Friday, May 09, 2008

Closing the window

The recent defeat of the Phoenix Suns and the Dallas Mavericks in the first round of the NBA playoffs provided another example of an age-old lesson in team sports.

You don't get many chances at a championship. What's more, you don't know when the window of opportunity is going to close.

Both the Suns and the Mavericks had some great teams in the past few years, but both came up short in attempts to win championships. Dallas did make it to the finals once, but lost to Miami. Both teams decided it needed something else to get over the hump this year, so it made major trades in a last-chance action to do so. Phoenix acquired Shaquille O'Neal; Dallas picked up Jason Kidd. It didn't help.

Teams sometimes sense when opportunity is at hand, so they are tempted to make a trade to improve their chances a few months before the playoffs. The catch is that it's obviously impossible to know what the correct deal might be.

About 18 years ago, the Boston Red Sox decided they needed some help in the bullpen for the stretch drive. So they acquired Larry Andersen from the Astros for a prospect. Andersen had one save in a Red Sox uniform, while the prospect turned out to be Jeff Bagwell. All right, Bagwell is going to the Hall of Fame, and Anderson only helped get the Red Sox to the first round of the playoffs. That didn't work.

In 1987, the Tigers thought they needed a veteran pitcher for a bump to the playoffs. So they gave up a prospect for Doyle Alexander. Alexander helped Detroit win the division, but the prospect was John Smoltz, who is still pitching and pitching well 21 years later.

Deals like that always look terrible in hindsight, but you can't blame them for being made. Teams try to go for a ring when they have a chance, sacrificing part of the future for the present ... even though in economic terms the team probably would be better off being merely very good for several years rather than a champion once and mediocre after that.

And sometimes those opportunities for championships appear without any notice. In 1993, the Toronto Maple Leafs found themselves in the Western Conference Finals. They were hosting the Los Angeles Kings in Game Seven. A date with the not-so-intimidating Montreal Canadiens was waiting for the winner, and all of Canada was ready for that series. The Maple Leafs were at home and were the better team. But they didn't have the best player. Wayne Gretzky personally took charge for the Kings, playing one of the best games in his life to lead Los Angeles to the win and to the finals.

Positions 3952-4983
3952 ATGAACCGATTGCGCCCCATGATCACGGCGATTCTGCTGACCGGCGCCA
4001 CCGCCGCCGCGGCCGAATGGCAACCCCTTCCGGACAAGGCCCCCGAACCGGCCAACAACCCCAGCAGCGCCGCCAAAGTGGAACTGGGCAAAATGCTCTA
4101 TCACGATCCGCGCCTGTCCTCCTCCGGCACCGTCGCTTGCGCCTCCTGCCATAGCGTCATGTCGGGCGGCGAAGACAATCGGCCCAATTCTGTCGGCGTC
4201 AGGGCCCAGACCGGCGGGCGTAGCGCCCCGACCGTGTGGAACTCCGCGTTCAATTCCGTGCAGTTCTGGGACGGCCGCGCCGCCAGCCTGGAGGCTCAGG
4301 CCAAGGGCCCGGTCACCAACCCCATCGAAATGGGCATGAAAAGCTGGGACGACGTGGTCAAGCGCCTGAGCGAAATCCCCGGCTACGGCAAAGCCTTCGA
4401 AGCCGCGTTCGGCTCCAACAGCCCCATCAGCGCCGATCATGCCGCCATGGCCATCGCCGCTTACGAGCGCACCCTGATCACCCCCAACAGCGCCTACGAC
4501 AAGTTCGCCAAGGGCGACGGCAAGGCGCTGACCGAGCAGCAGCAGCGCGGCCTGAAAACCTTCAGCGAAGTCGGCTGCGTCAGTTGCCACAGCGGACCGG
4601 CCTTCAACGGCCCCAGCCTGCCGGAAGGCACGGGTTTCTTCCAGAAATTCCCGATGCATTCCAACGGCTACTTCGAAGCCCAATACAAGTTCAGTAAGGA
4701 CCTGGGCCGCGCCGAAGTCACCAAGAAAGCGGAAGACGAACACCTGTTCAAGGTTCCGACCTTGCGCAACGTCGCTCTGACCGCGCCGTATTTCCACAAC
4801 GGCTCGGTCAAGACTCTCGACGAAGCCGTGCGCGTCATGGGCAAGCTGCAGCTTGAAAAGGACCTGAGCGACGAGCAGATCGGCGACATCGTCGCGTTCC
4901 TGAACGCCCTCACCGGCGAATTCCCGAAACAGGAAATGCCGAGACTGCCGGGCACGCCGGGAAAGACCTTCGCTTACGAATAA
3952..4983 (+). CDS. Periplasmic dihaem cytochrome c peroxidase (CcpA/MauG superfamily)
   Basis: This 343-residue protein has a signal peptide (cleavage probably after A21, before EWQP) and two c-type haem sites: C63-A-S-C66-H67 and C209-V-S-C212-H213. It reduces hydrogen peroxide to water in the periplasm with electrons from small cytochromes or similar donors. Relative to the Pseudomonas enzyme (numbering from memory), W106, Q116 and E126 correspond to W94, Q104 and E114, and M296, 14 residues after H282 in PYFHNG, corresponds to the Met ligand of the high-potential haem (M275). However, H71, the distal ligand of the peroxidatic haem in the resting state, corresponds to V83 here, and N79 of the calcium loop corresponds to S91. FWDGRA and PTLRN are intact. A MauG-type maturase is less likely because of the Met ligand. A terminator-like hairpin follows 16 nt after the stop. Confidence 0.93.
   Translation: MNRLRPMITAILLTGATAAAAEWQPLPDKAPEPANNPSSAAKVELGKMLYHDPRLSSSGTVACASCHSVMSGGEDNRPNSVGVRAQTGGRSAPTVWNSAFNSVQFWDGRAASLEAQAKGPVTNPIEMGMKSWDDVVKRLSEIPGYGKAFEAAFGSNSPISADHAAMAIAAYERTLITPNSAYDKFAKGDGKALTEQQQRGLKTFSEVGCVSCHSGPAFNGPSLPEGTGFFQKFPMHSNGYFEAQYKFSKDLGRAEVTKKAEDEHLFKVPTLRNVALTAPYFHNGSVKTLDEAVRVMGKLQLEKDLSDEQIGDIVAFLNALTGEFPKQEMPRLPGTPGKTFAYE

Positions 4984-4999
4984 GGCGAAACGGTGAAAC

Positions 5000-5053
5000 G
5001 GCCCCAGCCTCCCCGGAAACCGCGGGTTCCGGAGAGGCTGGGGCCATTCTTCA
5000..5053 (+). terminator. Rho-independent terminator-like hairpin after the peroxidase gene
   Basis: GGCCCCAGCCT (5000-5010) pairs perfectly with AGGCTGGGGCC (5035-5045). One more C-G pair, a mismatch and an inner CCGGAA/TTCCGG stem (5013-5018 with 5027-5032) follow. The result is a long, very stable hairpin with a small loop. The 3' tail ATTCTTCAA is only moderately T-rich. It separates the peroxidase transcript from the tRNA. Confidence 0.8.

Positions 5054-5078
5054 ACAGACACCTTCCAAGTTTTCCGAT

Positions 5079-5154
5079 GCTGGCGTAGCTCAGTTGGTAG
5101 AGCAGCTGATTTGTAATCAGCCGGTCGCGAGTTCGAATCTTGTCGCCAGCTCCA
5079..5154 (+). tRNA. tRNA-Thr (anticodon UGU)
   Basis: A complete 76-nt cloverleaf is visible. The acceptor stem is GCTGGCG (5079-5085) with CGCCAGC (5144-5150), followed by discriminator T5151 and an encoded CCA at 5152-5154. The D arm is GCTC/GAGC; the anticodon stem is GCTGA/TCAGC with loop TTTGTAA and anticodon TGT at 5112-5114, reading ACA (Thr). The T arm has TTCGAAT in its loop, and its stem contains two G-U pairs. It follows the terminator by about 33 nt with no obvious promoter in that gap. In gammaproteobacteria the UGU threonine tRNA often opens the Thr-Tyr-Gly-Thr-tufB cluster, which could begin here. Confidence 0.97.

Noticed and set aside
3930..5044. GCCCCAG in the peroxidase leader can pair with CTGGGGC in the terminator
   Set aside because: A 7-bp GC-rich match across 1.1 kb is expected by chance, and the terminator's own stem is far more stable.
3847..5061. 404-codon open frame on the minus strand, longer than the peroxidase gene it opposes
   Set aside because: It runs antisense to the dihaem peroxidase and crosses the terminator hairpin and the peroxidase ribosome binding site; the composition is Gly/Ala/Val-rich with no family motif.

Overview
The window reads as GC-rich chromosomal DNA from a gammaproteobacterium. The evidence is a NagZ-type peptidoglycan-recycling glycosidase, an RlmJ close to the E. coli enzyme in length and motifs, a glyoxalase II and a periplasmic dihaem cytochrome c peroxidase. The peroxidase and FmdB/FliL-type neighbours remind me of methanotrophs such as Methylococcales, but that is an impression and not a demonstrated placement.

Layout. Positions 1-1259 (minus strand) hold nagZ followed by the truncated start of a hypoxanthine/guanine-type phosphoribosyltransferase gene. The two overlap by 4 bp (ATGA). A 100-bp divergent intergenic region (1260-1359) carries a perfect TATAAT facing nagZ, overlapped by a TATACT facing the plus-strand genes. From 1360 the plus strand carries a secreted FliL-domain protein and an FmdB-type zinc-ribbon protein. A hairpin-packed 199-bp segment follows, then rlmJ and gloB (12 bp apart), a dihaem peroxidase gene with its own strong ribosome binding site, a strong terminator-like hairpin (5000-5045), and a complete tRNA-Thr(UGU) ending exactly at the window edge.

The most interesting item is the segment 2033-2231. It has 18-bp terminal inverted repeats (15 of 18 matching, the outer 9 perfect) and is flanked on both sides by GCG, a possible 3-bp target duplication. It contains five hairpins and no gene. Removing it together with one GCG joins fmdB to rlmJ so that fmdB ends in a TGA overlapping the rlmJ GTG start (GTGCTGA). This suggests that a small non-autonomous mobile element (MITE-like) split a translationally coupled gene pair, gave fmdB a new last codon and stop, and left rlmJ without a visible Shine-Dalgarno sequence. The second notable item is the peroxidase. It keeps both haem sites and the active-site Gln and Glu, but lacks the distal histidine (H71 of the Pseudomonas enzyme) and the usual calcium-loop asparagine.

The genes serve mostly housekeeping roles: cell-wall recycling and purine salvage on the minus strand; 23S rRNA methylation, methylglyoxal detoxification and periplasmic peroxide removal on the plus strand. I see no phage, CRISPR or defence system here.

The Leafs haven't been so close to the Stanley Cup finals since then. As I said to a friend from The Hockey News a while after that, "YOU'VE GOT TO WIN THAT GAME IF YOU ARE THE LEAFS!"

Two years ago, the Buffalo Sabres were obviously one of the top teams in the NHL and a clear Stanley Cup contender. They dispatched two opponents in the playoffs, and then met the Carolina Hurricanes in the Conference finals. The problem was that the Sabres kept losing defensemen to injury. When Game Seven rolled around, Buffalo had three minor leaguers on the blue line. The Sabres couldn't hold a third-period lead, and the Hurricanes won the game and the series.

Carolina beat eighth-place Edmonton for the Cup; the Sabres probably would have done the same thing. A year later, the Sabres had the best record in the league but had lost some depth and grit in J.P. Dumont, Jay McKee and Mike Grier. The window was closing. Buffalo lost to Ottawa in the conference finals of 2007, and missed the playoffs entirely in 2008 as players such as Chris Drury, Daniel Briere and Brian Campbell went elsewhere.

Sports history is littered with such teams. The Houston Oilers (Earl Campbell, etc.) were mighty good in the late 1970's, but the Pittsburgh Steelers were always in their way. The Chicago Bulls of the 1970's (Bob Love/Chet Walker/etc.) often had Kareem Abdul-Jabbar and the Bucks in front of them. The Atlanta Braves were in the playoffs constantly in the 1990's, but only had one championship. The Cleveland Indians had a one run lead in Game Seven of the series and their closer on the mound against Florida in 1997, but couldn't hold the lead. The nucleus never got another shot at a ring.

There are no guarantees in this business. Which makes it fun. And tough.

1 comment:

Glenn Locke, The Tall Thin Guy said...

I remember that Kings-Leafs game 7 in 93. I was in Vegas on my drive around the country. Looking for a sports bet, I figured the Kings had Gretzky, and the Leafs had Dave Andreychuk. Easy money!